An increasingly desperate Cuba turns to rainmaking
By Marc Frank
HAVANA (Reuters) - Cuba will begin a two-month cloud-seeding campaign
over the eastern part of the Caribbean island in hopes of easing the
worst drought in more than a century, Communist Party daily Granma said
A Russian Yak-40 aircraft will be ready for action beginning in
September, the paper said, with the goal of increasing precipitation in
areas that feed into the Cauto River, the country's largest and the main
source of water for area reservoirs.
Cloud seeding involves sprinkling chemicals to increase water
condensation and thus rainfall.
"The period from January up to the present has been the driest in terms
of precipitation since 1901," Argelio Fernandez, the director of
infrastructure at Cuba's state-run waterworks, told the Granma.
He said cloud seeding may also begin over central Camaguey province,
cattle country, where herds are suffering from hunger and thirst alike.
With reservoirs at around 35 percent of capacity, and in some provinces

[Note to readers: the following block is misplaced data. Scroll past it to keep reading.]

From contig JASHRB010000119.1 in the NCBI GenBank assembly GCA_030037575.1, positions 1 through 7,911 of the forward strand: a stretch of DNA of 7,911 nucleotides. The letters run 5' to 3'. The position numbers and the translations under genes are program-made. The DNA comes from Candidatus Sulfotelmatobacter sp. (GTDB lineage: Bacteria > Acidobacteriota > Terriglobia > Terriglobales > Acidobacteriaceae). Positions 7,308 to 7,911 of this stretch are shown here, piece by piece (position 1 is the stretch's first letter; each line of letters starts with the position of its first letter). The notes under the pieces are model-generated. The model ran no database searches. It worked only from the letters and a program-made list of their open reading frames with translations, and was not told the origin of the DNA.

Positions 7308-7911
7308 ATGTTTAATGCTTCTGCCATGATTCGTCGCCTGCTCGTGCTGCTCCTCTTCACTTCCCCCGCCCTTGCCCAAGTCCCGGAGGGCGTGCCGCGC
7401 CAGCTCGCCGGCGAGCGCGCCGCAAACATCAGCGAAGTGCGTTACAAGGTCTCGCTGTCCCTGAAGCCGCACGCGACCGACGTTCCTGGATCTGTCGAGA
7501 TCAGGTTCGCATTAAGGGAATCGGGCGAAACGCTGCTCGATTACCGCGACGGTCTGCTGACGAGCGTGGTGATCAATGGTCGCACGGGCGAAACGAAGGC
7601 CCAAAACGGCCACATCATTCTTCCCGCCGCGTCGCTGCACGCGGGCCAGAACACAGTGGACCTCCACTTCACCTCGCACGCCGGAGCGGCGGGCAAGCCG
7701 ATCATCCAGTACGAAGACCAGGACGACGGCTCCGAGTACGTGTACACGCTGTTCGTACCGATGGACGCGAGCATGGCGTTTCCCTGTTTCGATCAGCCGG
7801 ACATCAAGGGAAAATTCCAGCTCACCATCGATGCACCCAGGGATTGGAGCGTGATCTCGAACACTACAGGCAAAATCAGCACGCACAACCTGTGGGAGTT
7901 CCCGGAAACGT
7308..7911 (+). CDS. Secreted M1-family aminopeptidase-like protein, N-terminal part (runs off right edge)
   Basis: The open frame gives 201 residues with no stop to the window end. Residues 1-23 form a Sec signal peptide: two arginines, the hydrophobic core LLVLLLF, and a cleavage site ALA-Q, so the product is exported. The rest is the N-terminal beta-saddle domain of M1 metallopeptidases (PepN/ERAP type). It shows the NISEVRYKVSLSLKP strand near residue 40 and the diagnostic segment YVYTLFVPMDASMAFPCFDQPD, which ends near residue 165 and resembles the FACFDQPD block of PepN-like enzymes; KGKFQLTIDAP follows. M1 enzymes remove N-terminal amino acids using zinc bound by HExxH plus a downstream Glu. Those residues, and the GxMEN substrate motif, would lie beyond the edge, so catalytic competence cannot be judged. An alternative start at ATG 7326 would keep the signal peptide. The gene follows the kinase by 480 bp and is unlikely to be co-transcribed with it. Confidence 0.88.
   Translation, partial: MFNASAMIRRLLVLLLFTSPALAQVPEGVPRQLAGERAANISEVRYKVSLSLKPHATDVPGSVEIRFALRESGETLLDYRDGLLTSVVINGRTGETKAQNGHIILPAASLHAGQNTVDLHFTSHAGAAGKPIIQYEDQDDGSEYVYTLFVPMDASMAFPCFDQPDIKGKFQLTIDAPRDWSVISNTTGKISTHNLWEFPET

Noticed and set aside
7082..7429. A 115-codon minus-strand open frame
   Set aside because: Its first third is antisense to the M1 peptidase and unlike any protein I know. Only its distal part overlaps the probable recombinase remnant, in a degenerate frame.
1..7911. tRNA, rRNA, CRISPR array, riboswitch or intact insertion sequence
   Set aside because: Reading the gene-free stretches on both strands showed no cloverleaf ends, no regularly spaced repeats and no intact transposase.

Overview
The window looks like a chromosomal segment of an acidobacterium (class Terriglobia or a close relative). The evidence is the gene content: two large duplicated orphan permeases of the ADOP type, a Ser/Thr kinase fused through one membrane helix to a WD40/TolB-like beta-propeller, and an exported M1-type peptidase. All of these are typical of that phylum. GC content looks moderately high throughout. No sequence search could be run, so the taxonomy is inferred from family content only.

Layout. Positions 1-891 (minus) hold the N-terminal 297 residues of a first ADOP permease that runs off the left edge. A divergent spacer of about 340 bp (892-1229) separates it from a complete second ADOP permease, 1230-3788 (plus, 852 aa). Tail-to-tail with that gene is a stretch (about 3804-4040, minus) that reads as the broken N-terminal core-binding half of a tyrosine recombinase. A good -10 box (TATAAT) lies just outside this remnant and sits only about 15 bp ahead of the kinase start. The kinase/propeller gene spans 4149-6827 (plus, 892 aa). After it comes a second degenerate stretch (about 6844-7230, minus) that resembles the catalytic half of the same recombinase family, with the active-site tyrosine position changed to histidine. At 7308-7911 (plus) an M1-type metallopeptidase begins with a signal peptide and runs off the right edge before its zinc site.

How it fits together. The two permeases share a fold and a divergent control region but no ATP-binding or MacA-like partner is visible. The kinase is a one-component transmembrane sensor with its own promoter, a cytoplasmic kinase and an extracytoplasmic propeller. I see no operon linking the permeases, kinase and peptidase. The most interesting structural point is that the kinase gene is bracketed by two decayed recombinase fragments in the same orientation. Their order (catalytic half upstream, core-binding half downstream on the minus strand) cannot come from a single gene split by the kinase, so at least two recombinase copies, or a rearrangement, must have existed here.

well below 20 percent, Cuban authorities appear increasingly alarmed
with just two months left in the rainy season, which runs from May
Granma said the drought was forecast to persist through March 2016.
Cuba faces water rationing in major cities and hard choices on where
water should be allocated with winter planting, the tourism season and
sugar milling all beginning in November.
Drought conditions across the Caribbean, caused by the phenomenon known
as El Nino, a warming of Pacific waters that affects wind circulation
patterns, have created similar situations on other islands.
Tropical storm Danny provided some relief, but it dissipated before
reaching Cuba. Tropical storm Erika is forecast to veer North toward the
east coast of Florida and only provide limited rainfall in Cuba.
Earlier this month the civil defense system was placed on alert.
More than a million Cubans are already relying on trucked-in water, as
are tens of thousands of cattle, and the country is increasing imports
of rice and other foods to compensate for damage to agriculture.
The government has not provided a national breakdown of drought damage,
but it said earlier this month that emergency measures were being
implemented at all levels, including stricter rationing of water through
the state-run waterworks.
Communist-run Cuba loses around 50 percent of the water pumped from its
reservoirs to leaks. There is little irrigation of farm land and the
systems that exist are outdated and inefficient.
(Reporting by Marc Frank; Editing by Steve Orlofsky)
Source: An increasingly desperate Cuba turns to rainmaking - Yahoo News